As a result this might lead scholars to hold an uncritical view of men’s stories about victimhood, e.g. having been forced into armed conflicts. This had been the case in her own research. She explained how “it fitted so well with what we wanted to see”. The gist of Baaz’s keynote speech was to highlight how various gender assumptions and desires shape whose voice scholars pay attention to. This creates a divide between what scholars want to hear and what they don’t want to hear. Most importantly she pointed out how this insight is rarely acknowledged and even less so discussed amongst scholars themselves.
I was intrigued to be presented this reflection of how research methods are shaped by personal agendas and preconceived ideas. It can play a central part in directing the evidence. Of course, one can argue that it is common knowledge that researchers are “regular” people and hence can never be truly objective in their work, but Baaz went beyond the surface of this consensus. She shared a deeper reflection on the importance of problematizing testimonies in field research. Even if researchers are aware of their innate biases as human beings, the awareness itself it is not always sufficient in practice – they can still end up being subject to them if they do not carefully scrutinize and question their methods.
Of course, I cannot escape thinking how this also relates to researchers in adjacent fields and particularly within agriculture and food security. What preconceived ideas about food security and agriculture for development play into researchers work of finding evidence and discussing solutions to global issues of starvation and malnutrition? According to the World Bank, three out of four poor people living in low-income countries reside in rural areas and largely depend on agriculture as their livelihood. Hence, a self-reflective approach suggests that researchers ought to be careful not to generalize about how to deal with such issues and challenges. Otherwise, it might lead to research findings that are more in line with researchers’ own subconscious agenda, as Baaz put it, rather than what furthers the work of combating global challenges.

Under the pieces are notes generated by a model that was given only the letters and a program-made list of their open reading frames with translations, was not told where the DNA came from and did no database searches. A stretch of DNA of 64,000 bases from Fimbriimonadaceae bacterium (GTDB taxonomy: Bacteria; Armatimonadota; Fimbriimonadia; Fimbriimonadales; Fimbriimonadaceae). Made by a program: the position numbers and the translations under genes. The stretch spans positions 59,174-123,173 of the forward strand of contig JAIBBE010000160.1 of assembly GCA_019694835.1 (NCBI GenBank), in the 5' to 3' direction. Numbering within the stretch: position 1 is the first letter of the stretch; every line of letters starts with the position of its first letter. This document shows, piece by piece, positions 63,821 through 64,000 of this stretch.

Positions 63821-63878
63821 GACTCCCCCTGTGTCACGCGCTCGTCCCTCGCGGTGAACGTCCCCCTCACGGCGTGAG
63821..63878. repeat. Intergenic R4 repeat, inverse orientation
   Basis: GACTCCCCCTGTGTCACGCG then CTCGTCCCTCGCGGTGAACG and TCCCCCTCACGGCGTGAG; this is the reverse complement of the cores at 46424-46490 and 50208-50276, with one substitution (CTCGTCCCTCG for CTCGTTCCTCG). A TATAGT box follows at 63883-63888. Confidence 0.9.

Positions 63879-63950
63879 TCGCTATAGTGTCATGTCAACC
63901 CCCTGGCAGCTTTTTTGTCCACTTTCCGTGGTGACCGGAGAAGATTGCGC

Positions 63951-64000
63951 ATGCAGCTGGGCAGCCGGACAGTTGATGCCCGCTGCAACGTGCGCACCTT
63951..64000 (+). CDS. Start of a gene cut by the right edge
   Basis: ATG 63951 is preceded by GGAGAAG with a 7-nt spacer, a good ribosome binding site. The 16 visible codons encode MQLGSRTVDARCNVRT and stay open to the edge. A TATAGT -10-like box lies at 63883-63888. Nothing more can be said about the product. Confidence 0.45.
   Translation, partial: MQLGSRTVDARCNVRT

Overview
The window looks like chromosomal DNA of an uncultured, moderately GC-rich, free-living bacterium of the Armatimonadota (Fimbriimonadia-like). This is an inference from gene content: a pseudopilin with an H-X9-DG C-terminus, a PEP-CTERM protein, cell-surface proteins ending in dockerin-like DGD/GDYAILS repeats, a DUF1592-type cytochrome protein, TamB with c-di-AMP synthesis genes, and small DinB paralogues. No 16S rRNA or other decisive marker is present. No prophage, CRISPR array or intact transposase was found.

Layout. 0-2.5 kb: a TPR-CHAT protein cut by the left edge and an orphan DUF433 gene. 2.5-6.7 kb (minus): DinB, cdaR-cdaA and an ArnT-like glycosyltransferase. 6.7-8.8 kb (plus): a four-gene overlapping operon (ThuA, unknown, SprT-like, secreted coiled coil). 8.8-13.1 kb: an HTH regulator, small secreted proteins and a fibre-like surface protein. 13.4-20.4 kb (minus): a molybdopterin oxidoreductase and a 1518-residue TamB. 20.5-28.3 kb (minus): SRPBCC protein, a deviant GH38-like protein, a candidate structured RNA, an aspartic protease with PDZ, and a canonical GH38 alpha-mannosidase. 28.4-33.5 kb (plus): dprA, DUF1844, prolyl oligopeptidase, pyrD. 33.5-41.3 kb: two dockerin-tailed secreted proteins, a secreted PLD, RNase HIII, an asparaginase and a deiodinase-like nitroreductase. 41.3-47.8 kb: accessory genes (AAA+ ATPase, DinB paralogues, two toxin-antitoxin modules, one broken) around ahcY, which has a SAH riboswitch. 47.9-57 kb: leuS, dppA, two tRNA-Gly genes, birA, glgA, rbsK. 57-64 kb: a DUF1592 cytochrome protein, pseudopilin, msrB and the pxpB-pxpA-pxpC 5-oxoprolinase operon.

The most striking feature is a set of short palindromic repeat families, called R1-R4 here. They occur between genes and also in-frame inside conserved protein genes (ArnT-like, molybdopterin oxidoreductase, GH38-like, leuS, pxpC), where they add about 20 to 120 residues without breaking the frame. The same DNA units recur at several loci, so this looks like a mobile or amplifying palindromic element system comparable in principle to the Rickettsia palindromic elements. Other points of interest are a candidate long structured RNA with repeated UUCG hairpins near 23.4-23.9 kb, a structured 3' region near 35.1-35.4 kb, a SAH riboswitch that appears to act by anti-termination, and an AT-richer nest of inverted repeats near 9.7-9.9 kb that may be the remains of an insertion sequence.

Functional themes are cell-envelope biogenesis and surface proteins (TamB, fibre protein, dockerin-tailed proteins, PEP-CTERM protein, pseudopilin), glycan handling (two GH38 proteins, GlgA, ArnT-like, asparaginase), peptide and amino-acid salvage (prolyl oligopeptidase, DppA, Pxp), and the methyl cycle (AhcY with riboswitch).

I believe we could all benefit from every once in a while, questioning what we do, how we do it and why we run ashore with a particular consensus. It is a refreshing insight and more importantly a constructive one. Thank you, Maria, for raising questions I will contemplate for a long time ahead.
To all of you who did not get the opportunity to hear Maria’s speech– do not despair – it was recorded and is available on the Nordic Africa Institute’s YouTube channel and at the end of this blog. Do yourselves a favor and watch it. Lastly, I want to thank SIANI for giving me the opportunity to attend Nordic Africa Days 2016.
This blog is by Gabrielle Tillberg. Gabrielle is currently an intern at the Africa Department at the Swedish Ministry for Foreign Affairs working with West Africa and Horn of Africa. She is a former student at the Swedish University of Agricultural Sciences and holds a bachelor degree in Business and Economics from the Stockholm School of Economics with a major in economics. In 2015 she conducted a field study in Tanzania investigating how financial literacy affects repayment among microcredit clients.